Illusion of Time

Stephan Schmitz (Nature Magazine)

Sunday, October 03, 2011— October’s fullest moon (“Hunter’s”) will rise on the 20th.

I measure the speed of passing days by the brief time between one trash pickup day and the next in a week. I seem barely to turn around before it’s time to haul out trash barrels again.

Today begins a new week. It’s when I begin imagining how quickly the next trash day will arrive. They say aging, which accustoms us greatly to normal routines, makes time feel shorter.

My current thoughts about passing time’s ups and downs is because I’m suffering through a dragging time notch. Something new in my atmosphere pounds against my perception of time.

Recently I accepted an offer for part-time work, which made me start anticipating. But the offer isn’t final until after a background check. These waiting hours drag. With less than instant full gratification, passing time equals teeth-grinding. It’s weird, that on one hand I’m busy with time seeming too short, and on the other, anticipating with time lagging and dragging.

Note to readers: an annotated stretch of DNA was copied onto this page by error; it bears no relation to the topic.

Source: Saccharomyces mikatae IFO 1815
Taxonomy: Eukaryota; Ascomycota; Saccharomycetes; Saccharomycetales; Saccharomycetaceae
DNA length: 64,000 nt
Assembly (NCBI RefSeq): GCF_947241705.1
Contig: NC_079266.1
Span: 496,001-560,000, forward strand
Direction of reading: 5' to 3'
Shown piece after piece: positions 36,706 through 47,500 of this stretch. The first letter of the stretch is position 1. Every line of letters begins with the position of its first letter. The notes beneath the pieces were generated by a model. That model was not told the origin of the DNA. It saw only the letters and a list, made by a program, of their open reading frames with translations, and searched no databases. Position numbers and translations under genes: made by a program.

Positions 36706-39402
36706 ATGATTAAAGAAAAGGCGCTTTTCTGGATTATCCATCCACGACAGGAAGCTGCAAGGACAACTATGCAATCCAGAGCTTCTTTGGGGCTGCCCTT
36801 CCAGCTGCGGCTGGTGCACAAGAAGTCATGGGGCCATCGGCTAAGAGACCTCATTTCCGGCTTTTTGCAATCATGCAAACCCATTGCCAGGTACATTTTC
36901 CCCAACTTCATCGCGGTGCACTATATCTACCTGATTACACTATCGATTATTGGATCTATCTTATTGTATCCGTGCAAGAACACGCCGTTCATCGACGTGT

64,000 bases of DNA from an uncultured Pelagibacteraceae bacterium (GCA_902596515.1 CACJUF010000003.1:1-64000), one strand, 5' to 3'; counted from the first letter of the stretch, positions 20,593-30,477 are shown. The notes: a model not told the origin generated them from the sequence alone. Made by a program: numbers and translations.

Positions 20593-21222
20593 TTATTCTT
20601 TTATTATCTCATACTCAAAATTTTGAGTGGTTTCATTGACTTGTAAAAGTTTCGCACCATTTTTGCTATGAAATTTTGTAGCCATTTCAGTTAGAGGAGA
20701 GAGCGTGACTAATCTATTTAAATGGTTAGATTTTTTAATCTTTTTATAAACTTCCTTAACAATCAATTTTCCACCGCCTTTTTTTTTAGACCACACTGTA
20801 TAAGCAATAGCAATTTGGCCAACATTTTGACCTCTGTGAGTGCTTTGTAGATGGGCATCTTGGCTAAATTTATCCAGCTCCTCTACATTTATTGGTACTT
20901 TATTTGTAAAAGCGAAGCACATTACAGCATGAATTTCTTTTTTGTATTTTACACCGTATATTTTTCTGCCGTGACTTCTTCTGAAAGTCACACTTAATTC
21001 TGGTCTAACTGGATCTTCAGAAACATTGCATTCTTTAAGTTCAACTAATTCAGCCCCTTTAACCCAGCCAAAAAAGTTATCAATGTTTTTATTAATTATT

Yesterday, I wrote about the sport of freediving and later watched freediving videos. Personally, I’d never freedive, but it’s a sport with near-magical appeal. Consider three minutes of activity that’s all-encompassing, that consumes every fiber of ones being. The action sans breathing lasts 120 seconds, and for a swimmer feels absolutely concrete, finite, real, and meaningful.

I enjoy considering time as having actual meaning. Meaningful time offsets a sense of “taking too long, and “might go wrong”. Meaningful time poo-poos too slow, above-water “three minutes of waiting without breathing”. These ideas bolster me through this time notch.

Dear Friends: The two A’s, anticipating and anxious, interfere with wholeness. Diana

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